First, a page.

Rap musician, producer, composer
Few people have shaped hip-hop as directly and profoundly as RZA. As one of hip-hop's elite producers, RZA has pushed the limits of hip-hop music with his trademark sound. As an MC, his Eastern mysticism-inspired lyrics and avant-garde genre busting has inspired a whole generation of new artists. As the leader of the Wu-Tang Clan, he created an entirely new blueprint for group success within hip-hop. His current position as hip-hop's everyman is directly linked to his many and varied accomplishments within the culture. He told Black Voices magazine, "I live hip-hop so I understand all facets of hip-hop…. When I produce I see all of hip-hop, not just one slice."
Born Robert Diggs, RZA spent the first three years of his life in Brooklyn, New York. The fourth of eleven children, he was sent to Murfreesboro, North Carolina, to live with an uncle after his parents divorced. Soon after, his uncle died and he returned to live with his mother, who was now living on Staten Island. It was there in the violent Park Hill Housing Projects, known by residents as "Killer Hill," that RZA first began on his creative path. At the age of ten he began to read comic books while replaying the characters' battles in his mind, imagining that they were fighting to the rhythms of hip-hop. It was this fusion of hip-hop, martial arts, and personal imagination that would ultimately serve as the foundation for his groundbreaking sound.
RZA's first foray into rap music, however, came as a member of the short-lived rap group "All In Together Now," which included his cousins Russell Jones (aka Ol' Dirty Bastard) and Gary Grice (GZA/Genius). After the group dissolved, RZA, then known as Prince Rakeem, re-emerged as a solo artist on Tommy Boy Records. After the release in 1991 of the unsuccessful lover-man single and video "Ooh We Love You Rakeem," and the equally disappointing follow-up "My Deadly Venoms," RZA reassembled his cousins and other area MCs to form the Wu-Tang Clan. The group consisted of nine members: RZA, GZA, Ol' Dirty Bastard, Method Man, Raekwon, Ghostface Killah, U-God, Inspectah Deck, and Masta Killa.
The group's first underground single, "Protect Ya Neck," received such a positive response from fans and DJs that they were quickly signed to Loud/RCA. Despite receiving many offers, the group chose that label because it allowed each member of the group to pursue solo projects with the label of their choosing, an option that was an indispensable part of RZA's plan for building a Wu-Tang empire. In November of 1993 the RZA-produced Enter the Wu-Tang 36 Chambers was released to wide acclaim. The album's dramatic loops, dirty beats, and clever samples made the album an instant classic among fans and critics, as well as the target of frequent imitation by other rappers and producers. As a result of the success of their solo debut, most of the Wu-Tang members were able to secure solo albums deals. In addition, Wu-Tang Clan began to branch out into other business arenas such as video games, comic books, movies, and the clothing industry, where Wu-Wear became a centerpiece of hip-hop fashion.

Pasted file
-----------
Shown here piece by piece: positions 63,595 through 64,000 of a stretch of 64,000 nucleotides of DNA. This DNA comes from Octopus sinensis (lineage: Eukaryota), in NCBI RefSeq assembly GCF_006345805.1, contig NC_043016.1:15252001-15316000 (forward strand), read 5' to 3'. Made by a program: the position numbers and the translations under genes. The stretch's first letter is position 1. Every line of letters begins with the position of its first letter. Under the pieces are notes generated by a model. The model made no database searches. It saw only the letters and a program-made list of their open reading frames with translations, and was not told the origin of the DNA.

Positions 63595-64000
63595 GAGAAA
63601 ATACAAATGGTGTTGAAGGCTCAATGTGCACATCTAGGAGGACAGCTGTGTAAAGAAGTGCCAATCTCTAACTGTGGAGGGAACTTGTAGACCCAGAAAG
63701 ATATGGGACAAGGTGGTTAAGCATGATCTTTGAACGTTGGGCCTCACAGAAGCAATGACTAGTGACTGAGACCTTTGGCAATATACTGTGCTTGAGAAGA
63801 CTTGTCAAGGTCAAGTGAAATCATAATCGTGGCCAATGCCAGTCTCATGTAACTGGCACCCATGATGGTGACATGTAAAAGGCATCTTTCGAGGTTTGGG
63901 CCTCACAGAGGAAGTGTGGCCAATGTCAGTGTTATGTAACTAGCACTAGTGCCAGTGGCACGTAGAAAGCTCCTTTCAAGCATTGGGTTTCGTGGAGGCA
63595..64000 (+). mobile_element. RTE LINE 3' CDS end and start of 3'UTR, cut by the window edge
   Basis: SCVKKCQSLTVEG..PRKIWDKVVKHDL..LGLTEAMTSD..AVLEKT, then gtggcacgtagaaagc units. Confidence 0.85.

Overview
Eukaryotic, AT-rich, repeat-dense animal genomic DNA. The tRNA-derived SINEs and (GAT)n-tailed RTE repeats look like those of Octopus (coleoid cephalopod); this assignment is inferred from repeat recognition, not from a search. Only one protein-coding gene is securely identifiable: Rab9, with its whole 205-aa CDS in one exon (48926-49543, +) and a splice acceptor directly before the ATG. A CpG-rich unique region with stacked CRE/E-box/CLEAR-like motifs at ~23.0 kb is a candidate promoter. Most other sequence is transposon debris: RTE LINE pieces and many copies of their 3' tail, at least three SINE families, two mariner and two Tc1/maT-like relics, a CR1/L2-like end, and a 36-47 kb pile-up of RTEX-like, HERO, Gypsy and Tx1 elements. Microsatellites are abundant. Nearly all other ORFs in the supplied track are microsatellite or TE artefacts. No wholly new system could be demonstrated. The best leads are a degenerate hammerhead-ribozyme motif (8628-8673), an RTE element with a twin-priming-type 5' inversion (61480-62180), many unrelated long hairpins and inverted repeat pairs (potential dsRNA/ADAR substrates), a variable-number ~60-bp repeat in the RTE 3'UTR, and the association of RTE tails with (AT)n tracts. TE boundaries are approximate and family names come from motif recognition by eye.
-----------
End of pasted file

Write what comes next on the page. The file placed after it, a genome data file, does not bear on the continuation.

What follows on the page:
Like the rest of the Wu-Tang Clan, RZA has been no stranger to name changes. Among RZA's multiple monikers are (Prince) Rakeem, The Abott, Bobby Steels, and The Rzarector. More important to his career, however, has been Bobby Digital, a character for whom RZA developed his first two albums and a film. The first album, the pseudo-soundtrack RZA as Bobby Digital In Stereo, changed the face of hip-hop production with its sped-up soul samples, piano riffs, and surreal backing tracks. His second album, RZA as Bobby Digital In Digital Bullet, incorporated and updated many of the "horrorcore" sounds of the first Wu-Tang Clan album. Despite the innovative sonic backdrops, many critics found RZA's lyricism to be uninspired and underwhelming. In October of 2003, RZA released Birth of a Prince, his first album without the Bobby Digital moniker. The album provided RZA with his most favorable reviews to date.
Unlike many hip-hop artists, RZA is reluctant to remain in one artistic place for an extended period of time. In addition to working with the Wu-Tang Clan, RZA is also a founding member of the Grave Diggaz, producing their 1995 debut LP 6 Feet Deep. In 2003 RZA released The World According To RZA, an 18-song compilation that included his Wu-Tang peers as well as several European hip-hop acts.